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Deep Appreciation Of Facts Not Required At Stage Of Framing Charges: J&K&L High Court

15 Aug 2022 5:58 AM GMT
J&K&L High Court

The Jammu and Kashmir and Ladakh High Court recently observed that while considering a case for charge or discharge of an accused, the court is not required to enter into deeper appreciation of the facts.

The observation came from Justice Sanjay Dhar:

"It is a settled law that while considering the case for charge or discharge of an accused, the court is not required to enter into deeper appreciation of the facts. The evidence and the material available before the trial court is not to be scanned and evaluated in the manner as if the court has to find whether the accused has committed the offence or he is innocent. At the stage of framing of charge, the court has only to consider the material for framing opinion as to whether prima facie offence is committed which would require the accused to be put on trial. A strong suspicion is enough to suggest commission of offence by an accused. At the stage of framing of charge, the court has to merely sift the evidence in order to find out whether or not there are sufficient grounds for proceeding against the accused. A meticulous examination of the record, in order to find whether the accused can be held guilty on the basis of the said material, is not to be undertaken."

Two petitions were filed challenging an order of Additional Sessions Judge, whereby charges for offences under Section 8/20/29 of NDPS Act were framed against the petitioner and seeking bail in the case.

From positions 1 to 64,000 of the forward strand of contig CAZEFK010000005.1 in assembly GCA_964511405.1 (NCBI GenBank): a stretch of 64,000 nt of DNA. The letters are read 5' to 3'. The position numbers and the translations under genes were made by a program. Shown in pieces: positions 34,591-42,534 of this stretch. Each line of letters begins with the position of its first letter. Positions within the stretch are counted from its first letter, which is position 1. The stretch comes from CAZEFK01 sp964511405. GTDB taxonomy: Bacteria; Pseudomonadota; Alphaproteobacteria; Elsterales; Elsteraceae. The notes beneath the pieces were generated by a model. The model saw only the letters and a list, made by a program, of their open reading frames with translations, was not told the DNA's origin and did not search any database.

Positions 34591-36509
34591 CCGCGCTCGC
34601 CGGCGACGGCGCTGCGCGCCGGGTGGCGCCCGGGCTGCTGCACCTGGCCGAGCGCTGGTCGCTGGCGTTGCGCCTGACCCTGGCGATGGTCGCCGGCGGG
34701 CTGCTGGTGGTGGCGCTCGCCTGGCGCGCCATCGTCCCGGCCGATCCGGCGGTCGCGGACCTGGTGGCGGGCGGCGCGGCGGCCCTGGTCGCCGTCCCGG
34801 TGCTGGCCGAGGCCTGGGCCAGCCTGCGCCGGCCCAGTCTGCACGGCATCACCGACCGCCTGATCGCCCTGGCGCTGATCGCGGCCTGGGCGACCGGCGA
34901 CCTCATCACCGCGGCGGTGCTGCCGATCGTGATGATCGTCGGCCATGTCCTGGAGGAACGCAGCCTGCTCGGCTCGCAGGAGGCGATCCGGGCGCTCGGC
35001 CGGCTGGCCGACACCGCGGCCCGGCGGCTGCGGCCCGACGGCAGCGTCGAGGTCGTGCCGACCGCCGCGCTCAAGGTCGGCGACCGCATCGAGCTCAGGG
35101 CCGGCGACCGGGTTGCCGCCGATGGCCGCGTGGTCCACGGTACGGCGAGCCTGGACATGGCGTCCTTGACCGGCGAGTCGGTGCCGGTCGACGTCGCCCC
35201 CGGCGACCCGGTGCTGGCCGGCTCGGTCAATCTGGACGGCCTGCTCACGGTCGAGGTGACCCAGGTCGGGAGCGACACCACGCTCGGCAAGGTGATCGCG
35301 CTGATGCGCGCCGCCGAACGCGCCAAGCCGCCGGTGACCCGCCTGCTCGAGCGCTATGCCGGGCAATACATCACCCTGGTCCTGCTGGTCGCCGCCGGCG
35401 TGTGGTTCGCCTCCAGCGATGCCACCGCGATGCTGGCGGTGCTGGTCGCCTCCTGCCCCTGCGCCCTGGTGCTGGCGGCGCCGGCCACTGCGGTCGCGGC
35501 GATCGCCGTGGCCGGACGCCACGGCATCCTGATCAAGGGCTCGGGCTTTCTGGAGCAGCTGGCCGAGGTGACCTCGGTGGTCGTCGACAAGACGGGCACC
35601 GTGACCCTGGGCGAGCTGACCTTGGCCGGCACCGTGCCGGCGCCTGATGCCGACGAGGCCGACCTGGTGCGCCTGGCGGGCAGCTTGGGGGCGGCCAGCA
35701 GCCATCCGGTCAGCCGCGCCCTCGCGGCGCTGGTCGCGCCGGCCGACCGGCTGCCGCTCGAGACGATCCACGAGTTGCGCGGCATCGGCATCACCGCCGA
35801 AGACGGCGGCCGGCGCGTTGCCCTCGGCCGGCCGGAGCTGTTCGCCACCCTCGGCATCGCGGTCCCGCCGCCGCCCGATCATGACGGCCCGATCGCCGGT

The petitioner challenged the impugned order of framing of charge on the ground that the only material connecting the petitioner with the alleged crime is the confessional statement of co-accused Suresh Kumar, which is not admissible in evidence.

The Court noted that there is no quarrel with the proposition of law that a confessional statement of an accused is not admissible in evidence against a co-accused. However, an exception to this rule is "disclosure statement". Thus, if the statement of co-accused leads to "discovery" of incriminating material, the statement to that extent becomes relevant.

In the instant case, the co-accused had stated that he obtained the delivery of recovered charas from some person at the behest of the petitioner and that he has concealed the said charas at a particular place inside his truck. Pursuant to the aforesaid disclosure, the charas has been recovered from that particular place.

"In this background the Court observed, a confessional statement made by an accused in the custody of police which leads to discovery of a fact is admissible in evidence. Thus, the statement of the co-accused Suresh Kumar, to the extent it relates to the recovery of charas that had been concealed inside the truck, is definitely admissible in evidence. There is also material on record which substantiates the fact that the petitioner happens to be the owner of the truck in question."

It added,

"there is sufficient material on record of the challan to connect the petitioner with the alleged crime. The trial court was, therefore, justified in framing the charge against the petitioner and putting him to trial. The jurisdiction of this court to interfere with an order of framing of charge is very limited and in the absence of any grave illegality or perversity in the order framing charge against the petitioner, this Court would be reluctant to interfere with the said order."

It also rejected the bail plea while observing that the petitioner was prima facie found to be involved in the conspiracy relating to possession of commercial quantity of contraband and therefore, the rigour of Section 37 of the NDPS Act would get attracted.


Citation : 2022 LiveLaw (JKL) 99

Click Here To Read/Download Judgment

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